|Action Type||Revolver, single action, hammer fired|
|Overall Length||13.0 in.|
|Barrel Length||7.5 in.|
|Barrel Twist Rate||1:16 in. RH|
|Sight Radius||8.5 in.|
|Overall Height||5.5 in.|
|Maximum Width||1.6 in.|
|Weight Unloaded||42.5 oz.|
|Weight Loaded||47.7 oz.|
|Cylinder Gap||0.010 in.|
|Frame Finish||Case hardened|
|Frame Front Strap Height||2.1 in.|
|Frame Back Strap Height||3.4 in.|
|Grip Thickness (Maximum)||1.5 in.|
|Grip Circumference (Maximum)||6.0 in.|
|Front Sight||Fixed blade|
|Rear Sight||U-notch top strap|
|Hammer Cocking Effort||2.2 lbs.|
|Trigger Pull Weight||2.3 lbs.|
|Trigger Span||2.7 in.|
|Safety||Retractable firing pin|
|Made In||Italy (Uberti)|
The Drifter exhibited a very slick action. Cocking back the hammer was buttery, and the trigger break was crisp. It took about 2.2 pounds of effort to cock the hammer. We did note that the Drifter had three distinct clicks, whereas a Colt has four clicks. This is one of the characteristics that separate Italian-made SAA clones from original Colt SAAs. It also makes the Drifter’s action feel slicker, in our view.
The retractable firing pin uses a rod located inside of the hammer. With the hammer fully forward, the firing pin floats free in the hammer, exerting no pressure towards the chamber. With the hammer at full cock, the sear shifts into position to engage the firing pin. When the trigger is pulled from a fully-cocked position, the sear engages the firing pin, locking it in the forward position until the trigger is released, thus firing the cartridge. This system allows the user to fully load six cartridges in the revolver and safety carry the revolver. This set up also allows Taylor’s and Uberti to keep the classic lines of the original Colt hammer in lieu of going to a hammer safety or transfer-bar design, a la Ruger. You can slightly move the firing pin with your finger as it floats in the hammer.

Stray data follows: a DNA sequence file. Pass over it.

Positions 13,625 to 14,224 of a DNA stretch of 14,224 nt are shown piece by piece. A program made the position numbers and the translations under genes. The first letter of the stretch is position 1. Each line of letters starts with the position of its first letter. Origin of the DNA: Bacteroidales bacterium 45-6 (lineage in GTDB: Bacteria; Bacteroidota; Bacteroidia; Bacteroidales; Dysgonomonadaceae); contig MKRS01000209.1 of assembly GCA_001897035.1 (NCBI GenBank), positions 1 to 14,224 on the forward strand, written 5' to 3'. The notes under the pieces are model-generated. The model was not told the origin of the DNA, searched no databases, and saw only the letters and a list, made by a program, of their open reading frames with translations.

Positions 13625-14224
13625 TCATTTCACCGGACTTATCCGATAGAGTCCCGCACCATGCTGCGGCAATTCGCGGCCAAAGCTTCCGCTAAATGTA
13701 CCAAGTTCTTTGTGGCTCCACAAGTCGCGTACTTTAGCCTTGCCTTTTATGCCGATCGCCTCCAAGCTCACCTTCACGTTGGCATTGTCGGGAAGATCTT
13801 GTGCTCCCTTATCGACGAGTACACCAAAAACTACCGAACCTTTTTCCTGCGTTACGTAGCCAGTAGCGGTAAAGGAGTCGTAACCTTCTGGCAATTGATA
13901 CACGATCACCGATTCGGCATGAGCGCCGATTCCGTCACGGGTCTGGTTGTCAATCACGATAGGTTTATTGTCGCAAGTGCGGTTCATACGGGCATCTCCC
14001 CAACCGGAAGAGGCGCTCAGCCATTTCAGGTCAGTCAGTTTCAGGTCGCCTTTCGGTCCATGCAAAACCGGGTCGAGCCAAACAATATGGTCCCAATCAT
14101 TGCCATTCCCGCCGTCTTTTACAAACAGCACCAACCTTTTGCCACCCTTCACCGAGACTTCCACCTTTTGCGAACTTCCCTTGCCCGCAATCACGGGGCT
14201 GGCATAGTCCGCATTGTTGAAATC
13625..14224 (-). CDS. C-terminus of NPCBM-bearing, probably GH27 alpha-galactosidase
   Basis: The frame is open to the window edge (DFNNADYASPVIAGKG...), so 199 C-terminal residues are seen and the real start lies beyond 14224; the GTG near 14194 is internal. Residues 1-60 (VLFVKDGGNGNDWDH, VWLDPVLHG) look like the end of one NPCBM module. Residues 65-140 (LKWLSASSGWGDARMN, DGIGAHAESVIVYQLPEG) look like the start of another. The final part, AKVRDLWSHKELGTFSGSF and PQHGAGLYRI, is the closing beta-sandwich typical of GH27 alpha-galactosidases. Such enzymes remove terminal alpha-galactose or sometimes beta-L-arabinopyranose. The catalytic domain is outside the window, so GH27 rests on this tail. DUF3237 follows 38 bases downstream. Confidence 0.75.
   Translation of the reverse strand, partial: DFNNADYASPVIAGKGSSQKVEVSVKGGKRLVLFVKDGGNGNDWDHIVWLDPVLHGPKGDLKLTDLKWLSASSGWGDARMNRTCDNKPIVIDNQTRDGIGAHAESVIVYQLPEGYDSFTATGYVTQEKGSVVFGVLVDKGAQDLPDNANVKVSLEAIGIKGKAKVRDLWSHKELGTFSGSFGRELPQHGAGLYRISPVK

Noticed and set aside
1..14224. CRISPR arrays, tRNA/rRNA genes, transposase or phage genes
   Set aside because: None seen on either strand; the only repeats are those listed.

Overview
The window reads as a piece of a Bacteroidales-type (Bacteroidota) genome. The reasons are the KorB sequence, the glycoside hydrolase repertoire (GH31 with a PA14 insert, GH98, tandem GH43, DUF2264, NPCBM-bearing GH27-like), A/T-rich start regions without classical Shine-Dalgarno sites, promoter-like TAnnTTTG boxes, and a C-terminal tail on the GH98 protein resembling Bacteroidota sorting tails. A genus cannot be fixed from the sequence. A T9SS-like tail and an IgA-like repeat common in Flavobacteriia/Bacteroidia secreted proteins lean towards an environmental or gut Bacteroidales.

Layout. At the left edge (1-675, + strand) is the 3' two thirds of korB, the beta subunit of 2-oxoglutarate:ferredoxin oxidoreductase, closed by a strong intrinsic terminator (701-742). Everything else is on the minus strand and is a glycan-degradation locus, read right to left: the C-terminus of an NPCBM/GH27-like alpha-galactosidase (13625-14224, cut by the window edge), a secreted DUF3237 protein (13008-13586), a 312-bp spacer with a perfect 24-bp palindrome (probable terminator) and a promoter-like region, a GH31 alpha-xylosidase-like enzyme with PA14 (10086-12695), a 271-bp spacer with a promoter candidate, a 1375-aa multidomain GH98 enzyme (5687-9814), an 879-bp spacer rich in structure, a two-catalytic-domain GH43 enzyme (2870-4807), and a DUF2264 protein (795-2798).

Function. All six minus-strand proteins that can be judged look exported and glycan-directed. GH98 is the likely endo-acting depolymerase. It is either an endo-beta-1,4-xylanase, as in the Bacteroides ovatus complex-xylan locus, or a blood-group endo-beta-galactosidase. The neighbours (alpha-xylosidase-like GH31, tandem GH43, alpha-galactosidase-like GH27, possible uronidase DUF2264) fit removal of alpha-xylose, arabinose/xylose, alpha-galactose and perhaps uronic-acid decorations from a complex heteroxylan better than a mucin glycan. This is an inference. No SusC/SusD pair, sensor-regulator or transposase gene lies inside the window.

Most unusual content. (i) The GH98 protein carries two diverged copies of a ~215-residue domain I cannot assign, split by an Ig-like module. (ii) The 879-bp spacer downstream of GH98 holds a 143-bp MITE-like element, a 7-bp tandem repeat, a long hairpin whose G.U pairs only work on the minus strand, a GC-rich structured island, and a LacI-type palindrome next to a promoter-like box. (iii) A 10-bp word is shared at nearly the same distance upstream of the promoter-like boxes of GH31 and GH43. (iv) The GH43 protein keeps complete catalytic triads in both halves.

Balance with the Drifter was near perfect, as it is with most Colt SAA clones. Another modern update to the Drifter included a slightly thicker blade front sight, and the rear sight groove was machined out more, so the sights presented larger, more like a modern pistol.
Loading the Drifter requires the user to thumb the hammer back to the half-cock position, which allows the cylinder to freely rotate in clockwise rotation. Then open the loading gate, which exposes each chamber.